Croatia aimed to leave Yugoslavia as a sovereign country, while the Serbs, supported by Serbia, opposed the secession and wanted Croatia to remain a part of Yugoslavia. The Serbs effectively sought a new Serb state with new boundaries in areas of Croatia with a Serb majority or significant minority, and attempted to conquer as much of Croatia as possible. The goal was primarily to remain in the same state with the rest of the Serbian nation, which was seen as an attempt to form a "Greater Serbia" by Croats (and Bosniaks). In 2007, the International Criminal Tribunal for the former Yugoslavia (ICTY) returned a guilty verdict against Milan Martić, one of Serb leaders in Croatia, stating that he colluded with Slobodan Milošević and others to create a "unified Serbian state". In 2011 the ICTY ruled that Croatian generals Ante Gotovina and Mladen Markač were a part of a joint criminal enterprise of the military and political leadership of Croatia whose goal was to drive Krajina Serbs out of Croatia in August 1995 and repopulate the area with Croatian refugees.
At the beginning of the war, the JNA tried to forcefully keep Croatia in Yugoslavia by occupying the whole of Croatia. After they failed to do this, Serbian forces established the self-proclaimed Republic of Serbian Krajina (RSK) within Croatia. After the ceasefire of January 1992 and international recognition of the Republic of Croatia as a sovereign state, the front lines were entrenched, United Nations Protection Force (UNPROFOR) was deployed, and combat became largely intermittent in the following three years. During that time, the RSK encompassed 13,913 square kilometers (5,372 sq mi), more than a quarter of Croatia. In 1995, Croatia launched two major offensives known as Operation Flash and Operation Storm, which would effectively end the war in its favor. The remaining United Nations Transitional Authority for Eastern Slavonia, Baranja and Western Sirmium (UNTAES) zone was peacefully reintegrated into Croatia by 1998.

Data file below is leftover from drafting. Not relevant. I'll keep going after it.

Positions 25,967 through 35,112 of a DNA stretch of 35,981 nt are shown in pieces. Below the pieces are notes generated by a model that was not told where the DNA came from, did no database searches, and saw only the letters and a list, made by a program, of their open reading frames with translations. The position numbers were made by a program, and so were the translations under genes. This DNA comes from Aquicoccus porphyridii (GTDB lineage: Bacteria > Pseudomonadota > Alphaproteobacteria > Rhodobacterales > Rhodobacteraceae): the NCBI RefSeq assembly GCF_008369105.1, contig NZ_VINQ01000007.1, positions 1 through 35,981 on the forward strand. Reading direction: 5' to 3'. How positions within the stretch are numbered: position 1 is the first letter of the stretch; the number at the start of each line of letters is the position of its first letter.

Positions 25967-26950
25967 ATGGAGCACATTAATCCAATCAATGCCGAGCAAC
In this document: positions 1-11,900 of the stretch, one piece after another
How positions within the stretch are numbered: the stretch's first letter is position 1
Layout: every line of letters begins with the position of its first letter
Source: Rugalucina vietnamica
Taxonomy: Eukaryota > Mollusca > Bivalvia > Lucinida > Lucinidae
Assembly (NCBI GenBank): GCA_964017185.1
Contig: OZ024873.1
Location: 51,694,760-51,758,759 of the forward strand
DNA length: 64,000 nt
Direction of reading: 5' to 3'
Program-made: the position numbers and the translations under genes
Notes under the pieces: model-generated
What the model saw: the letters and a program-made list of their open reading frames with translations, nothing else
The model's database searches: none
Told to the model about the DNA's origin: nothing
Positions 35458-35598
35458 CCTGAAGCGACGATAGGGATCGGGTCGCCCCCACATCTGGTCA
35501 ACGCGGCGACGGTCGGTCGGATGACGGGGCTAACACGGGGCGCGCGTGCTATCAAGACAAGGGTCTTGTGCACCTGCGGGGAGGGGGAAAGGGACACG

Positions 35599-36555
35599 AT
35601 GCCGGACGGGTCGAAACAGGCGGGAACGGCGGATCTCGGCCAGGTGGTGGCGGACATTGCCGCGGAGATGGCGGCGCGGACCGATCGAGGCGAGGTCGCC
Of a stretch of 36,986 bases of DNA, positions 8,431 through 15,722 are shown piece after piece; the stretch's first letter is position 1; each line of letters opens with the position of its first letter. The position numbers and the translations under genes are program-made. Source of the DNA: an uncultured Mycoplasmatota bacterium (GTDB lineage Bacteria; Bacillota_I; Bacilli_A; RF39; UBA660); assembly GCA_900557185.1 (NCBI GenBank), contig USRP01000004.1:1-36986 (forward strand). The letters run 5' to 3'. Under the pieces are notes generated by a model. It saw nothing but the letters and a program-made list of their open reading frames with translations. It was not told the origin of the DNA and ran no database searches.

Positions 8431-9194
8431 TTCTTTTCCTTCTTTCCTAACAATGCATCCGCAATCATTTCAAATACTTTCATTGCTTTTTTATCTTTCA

The war ended with a total Croatian victory, as it achieved the goals it had declared at the beginning of the war: independence and preservation of its borders. However, much of Croatia was devastated, with estimates ranging from 21–25% of its economy destroyed and an estimated USD $37 billion in damaged infrastructure, lost output, and refugee-related costs. The total number of deaths on both sides was around 20,000, and there were refugees displaced on both sides. While many refugees from both sides returned to their homes, and Croatia and Serbia progressively cooperated more with each other on all levels, some tension still remains because of verdicts by the ICTY and lawsuits filed against each other.